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  • What defines good developer culture? [closed]

    - by Sven
    We are a team of 6 people developing applications for mobile devices (Android & iOS). In our company, which consists of many teams responsible for "classic" software development, business intelligence, virtualization, hardware, etc., we are kind of a small startup because we were the first to use agile methods like Scrum and we are open to new technologies and methods. Also our team is pretty young with me being the oldest with 30 years. We would like to further raise productivity and motivation and thus are currently collecting points which make up a good developer/hacker culture and which may be improved in our team/company. This can be points that we can either improve ourselves or have to pass on to management. I would like to know what in your opinion defines good, modern developer culture? What does developer culture consists of? For example is it clearly defined career opportunities geeky office benefits like trips to extraordinary conferences like WWDC or Google I/O ...

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  • SQL Developer Data Modeler v3.3 Early Adopter: Search

    - by thatjeffsmith
    photo: Stuck in Customs via photopin cc The next version of Oracle SQL Developer Data Modeler is now available as an Early Adopter (read, beta) release. There are many new major feature enhancements to talk about, but today’s focus will be on the brand new Search mechanism. Data, data, data – SO MUCH data Google has made countless billions of dollars around a very efficient and intelligent search business. People have become accustomed to having their data accessible AND searchable. Data models can have thousands of entities or tables, each having dozens of attributes or columns. Imagine how hard it could be to find what you’re looking for here. This is the challenge we have tackled head-on in v3.3. Same location as the Search toolbar in Oracle SQL Developer (and most web browsers) Here’s how it works: Search as you type – wicked fast as the entire model is loaded into memory Supports regular expressions (regex) Results loaded to a new panel below Search across designs, models Search EVERYTHING, or filter by type Save your frequent searches Save your search results as a report Open common properties of object in search results and edit basic properties on-the-fly Want to just watch the video? We have a new Oracle Learning Library resource available now which introduces the new and improved Search mechanism in SQL Developer Data Modeler. Go watch the video and then come back. Some Screenshots This will be a pretty easy feature to pick up. Search is intuitive – we’ve already learned how to do search. Now we just have a better interface for it in SQL Developer Data Modeler. But just in case you need a couple of pointers… The SYS data dictionary in model form with Search Results If I type ‘translation’ in the search dialog, then the results will come up as hits are ‘resolved.’ By default, everything is searched, although I can filter the results after-the-fact. You can see where the search finds a match in the ‘Content’ column Save the Results as a Report If you limit the search results to a category and a model, then you can save the results as a report. All of the usual suspects You can optionally include the search string, which displays in the top of of the report as ‘PATTERN.’ You can save you common reporting setups as a template and reuse those as well. Here’s a sample HTML report: Yes, I like to search my search results report! Two More Ways to Search You can search ‘in context’ by opening the ‘Find’ dialog from an active design. You can do this using the ‘Search’ toolbar button or from a model context menu. Searching a specific model Instead of bringing up the old modal Find dialog, you now get to use the new and improved Search panel. Notice there’s no ‘Model’ drop-down to select and that the active Search form is now in the Search panel versus the search toolbar up top. What else is new in SQL Developer Data Modeler version 3.3? All kinds of goodies. You can send your model to Excel for quick edits/reviews and suck the changes back into your model, you can share objects between models, and much much more. You’ll find new videos and blog posts on the subject in the new few days and weeks. Enjoy! If you have any feedback or want to report bugs, please visit our forums.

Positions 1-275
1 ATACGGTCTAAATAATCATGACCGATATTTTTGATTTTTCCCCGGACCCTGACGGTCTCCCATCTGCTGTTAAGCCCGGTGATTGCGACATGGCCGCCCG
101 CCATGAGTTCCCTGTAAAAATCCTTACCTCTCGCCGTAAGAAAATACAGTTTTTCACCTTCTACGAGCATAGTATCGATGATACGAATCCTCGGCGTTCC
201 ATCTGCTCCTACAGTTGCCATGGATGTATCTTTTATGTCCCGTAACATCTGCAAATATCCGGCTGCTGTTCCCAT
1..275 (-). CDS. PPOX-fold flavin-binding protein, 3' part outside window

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  • OTN Virtual Developer Day for WebLogic Server and WebLogic Developer Broadcasts

    - by mike.lehmann